Orthopedic Surgery Statistics
Each patient's orthopedic condition and treatment is different, but understanding some of the general statistics on orthopedic surgery can help you acquaint yourself with this field and decide if you are interested in pursuing surgical intervention. Below are some of the numbers for orthopedic surgery:
- 34 percent of orthopedic surgeons perform knee surgery, making it the most popular specialty.
- 73.5 percent of orthopedic surgeons operate from private practices, with 44.3 percent partnering with other orthopedists in a group clinic.
- 25,500 orthopedic surgeons currently practice in the United States.
- These professionals perform an average of 32 procedures every month, about one per day.
- Over 97 million people went to a doctor with musculoskeletal issues in 2010 alone, suggesting that many people may benefit from orthopedic treatment.
- The average success rate for most orthopedic procedures is 85 percent to 95 percent (but your own chances could be higher or lower depending on the surgeon you choose).
Orthopedic Surgery Frequently Asked Questions
How long do joint replacements typically last?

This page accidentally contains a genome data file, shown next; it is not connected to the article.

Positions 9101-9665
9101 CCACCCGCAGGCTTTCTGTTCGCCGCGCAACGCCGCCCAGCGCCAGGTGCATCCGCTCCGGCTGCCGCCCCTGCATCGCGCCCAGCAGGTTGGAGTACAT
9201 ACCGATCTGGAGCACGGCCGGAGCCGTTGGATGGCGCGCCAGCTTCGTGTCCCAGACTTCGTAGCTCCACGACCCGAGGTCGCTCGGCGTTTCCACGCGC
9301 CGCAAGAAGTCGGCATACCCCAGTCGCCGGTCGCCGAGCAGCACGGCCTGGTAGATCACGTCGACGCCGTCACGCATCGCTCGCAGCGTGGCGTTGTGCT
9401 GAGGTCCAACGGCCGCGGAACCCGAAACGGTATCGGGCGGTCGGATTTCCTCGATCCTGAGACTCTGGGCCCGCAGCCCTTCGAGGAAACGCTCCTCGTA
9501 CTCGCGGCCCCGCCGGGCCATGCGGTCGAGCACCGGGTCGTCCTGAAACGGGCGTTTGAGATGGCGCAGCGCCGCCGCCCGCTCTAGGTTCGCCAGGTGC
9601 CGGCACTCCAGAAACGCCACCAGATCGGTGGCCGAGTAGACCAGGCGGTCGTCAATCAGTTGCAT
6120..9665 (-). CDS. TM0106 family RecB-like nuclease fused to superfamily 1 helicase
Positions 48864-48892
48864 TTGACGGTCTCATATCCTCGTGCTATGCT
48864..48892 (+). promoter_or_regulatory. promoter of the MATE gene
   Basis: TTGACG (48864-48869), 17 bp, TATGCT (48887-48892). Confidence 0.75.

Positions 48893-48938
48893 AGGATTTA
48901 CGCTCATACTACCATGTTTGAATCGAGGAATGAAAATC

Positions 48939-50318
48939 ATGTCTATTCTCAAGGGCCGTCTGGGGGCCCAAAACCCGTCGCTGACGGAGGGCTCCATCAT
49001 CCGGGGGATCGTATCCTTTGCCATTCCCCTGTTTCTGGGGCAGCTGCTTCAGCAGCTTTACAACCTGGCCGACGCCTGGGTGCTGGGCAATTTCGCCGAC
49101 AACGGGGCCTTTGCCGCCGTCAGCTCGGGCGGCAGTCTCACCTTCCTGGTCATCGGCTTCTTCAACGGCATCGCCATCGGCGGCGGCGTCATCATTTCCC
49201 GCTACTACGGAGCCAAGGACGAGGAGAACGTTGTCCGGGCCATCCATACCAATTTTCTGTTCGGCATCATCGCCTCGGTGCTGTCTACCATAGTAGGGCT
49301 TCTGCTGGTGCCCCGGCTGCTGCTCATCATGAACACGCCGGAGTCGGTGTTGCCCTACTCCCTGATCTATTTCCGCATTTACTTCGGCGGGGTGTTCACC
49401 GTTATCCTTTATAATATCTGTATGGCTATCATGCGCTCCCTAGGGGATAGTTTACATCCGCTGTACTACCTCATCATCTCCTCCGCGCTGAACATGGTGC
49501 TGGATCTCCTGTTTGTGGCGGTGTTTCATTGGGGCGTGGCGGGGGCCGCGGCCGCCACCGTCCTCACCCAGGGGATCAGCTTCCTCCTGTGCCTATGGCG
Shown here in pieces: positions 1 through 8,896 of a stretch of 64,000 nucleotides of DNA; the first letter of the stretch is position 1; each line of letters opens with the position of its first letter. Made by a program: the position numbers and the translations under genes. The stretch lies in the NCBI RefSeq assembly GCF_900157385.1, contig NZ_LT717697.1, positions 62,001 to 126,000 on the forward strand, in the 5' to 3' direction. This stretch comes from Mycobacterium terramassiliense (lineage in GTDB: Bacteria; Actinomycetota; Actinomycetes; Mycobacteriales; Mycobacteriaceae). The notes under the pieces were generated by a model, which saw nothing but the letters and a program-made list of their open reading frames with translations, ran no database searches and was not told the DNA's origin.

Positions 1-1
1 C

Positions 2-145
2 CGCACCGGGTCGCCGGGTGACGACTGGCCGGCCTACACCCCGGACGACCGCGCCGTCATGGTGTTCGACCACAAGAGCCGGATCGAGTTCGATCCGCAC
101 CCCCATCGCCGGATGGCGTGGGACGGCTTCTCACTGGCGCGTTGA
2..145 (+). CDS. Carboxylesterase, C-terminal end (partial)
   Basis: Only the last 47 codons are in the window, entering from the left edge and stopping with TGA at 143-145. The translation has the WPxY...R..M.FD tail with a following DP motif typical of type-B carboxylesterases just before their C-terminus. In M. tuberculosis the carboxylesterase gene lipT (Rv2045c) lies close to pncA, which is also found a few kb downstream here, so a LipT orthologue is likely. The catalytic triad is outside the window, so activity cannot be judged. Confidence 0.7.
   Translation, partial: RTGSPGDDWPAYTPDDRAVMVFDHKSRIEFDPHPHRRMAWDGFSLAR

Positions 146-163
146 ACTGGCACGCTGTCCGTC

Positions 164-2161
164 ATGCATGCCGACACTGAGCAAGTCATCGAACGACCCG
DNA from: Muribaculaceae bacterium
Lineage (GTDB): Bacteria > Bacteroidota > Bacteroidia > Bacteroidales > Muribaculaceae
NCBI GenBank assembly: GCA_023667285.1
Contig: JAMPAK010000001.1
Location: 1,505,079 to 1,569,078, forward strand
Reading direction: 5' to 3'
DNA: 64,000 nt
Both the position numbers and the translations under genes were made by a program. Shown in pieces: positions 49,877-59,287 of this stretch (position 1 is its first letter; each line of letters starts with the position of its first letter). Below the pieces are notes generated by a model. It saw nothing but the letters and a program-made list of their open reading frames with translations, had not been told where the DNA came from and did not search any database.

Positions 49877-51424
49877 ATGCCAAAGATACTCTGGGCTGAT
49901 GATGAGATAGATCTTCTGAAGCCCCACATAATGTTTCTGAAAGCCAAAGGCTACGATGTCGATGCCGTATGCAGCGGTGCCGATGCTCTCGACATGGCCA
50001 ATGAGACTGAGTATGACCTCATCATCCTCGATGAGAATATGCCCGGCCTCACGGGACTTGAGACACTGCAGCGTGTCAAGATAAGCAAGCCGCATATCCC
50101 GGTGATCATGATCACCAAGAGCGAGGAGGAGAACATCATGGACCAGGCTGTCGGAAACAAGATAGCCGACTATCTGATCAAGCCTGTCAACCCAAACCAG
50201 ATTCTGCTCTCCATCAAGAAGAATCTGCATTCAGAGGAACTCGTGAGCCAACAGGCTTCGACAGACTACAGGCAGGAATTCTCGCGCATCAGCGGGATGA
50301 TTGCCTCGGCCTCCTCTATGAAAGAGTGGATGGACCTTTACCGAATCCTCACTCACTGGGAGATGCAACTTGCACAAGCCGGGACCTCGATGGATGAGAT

Artificial joints typically last between 10 and 20 years with proper care. Patients who lead more active lifestyles tend to wear out their replacements more quickly.
Why do I need an arthroscopy?
This minimally invasive procedure allows your surgeon to easily view, diagnose, and, in some cases, treat damage to your joint. It can be performed as a precursor to more invasive procedures or it may handle your condition completely on its own.
Can I still play sports and exercise after my surgery?
Typically, yes. However, you will need to take precautions not to re-injure the affected area or strain your muscles and ligaments. Orthopedists typically recommend avoiding high-impact sports such as football after surgery.
If your child suffers from a musculoskeletal irregularity, joint infection, or fractured bone, a pediatric orthopedic surgeon can help. These practitioners complete the same rigorous training as all orthopedists but with special attention to children's needs. They understand how to communicate with children about their feelings, diagnose their conditions, and operate on their smaller, developing bodies while keeping them calm and comfortable.
Orthopedic surgeons will almost always suggest non-surgical treatments before recommending surgery. You may be able to sufficiently manage your musculoskeletal damage and discomfort with any of the following:
- Physical therapy to enhance flexibility and strength
- Avoiding certain damaging exercises or activities
- Braces, slings, or crutches (on a temporary basis)
- Joint fluid therapy, which involves injecting lubricating medicine at the affected joint
- Vitamins and supplements such as glucosamine or chondroitin
- Anti-inflammatory medications
Using these treatments may help you avoid the cost, hassle, and discomfort of surgery, but you will need to monitor your condition and make regular visits to your orthopedist's office to ensure your condition does not worsen over time.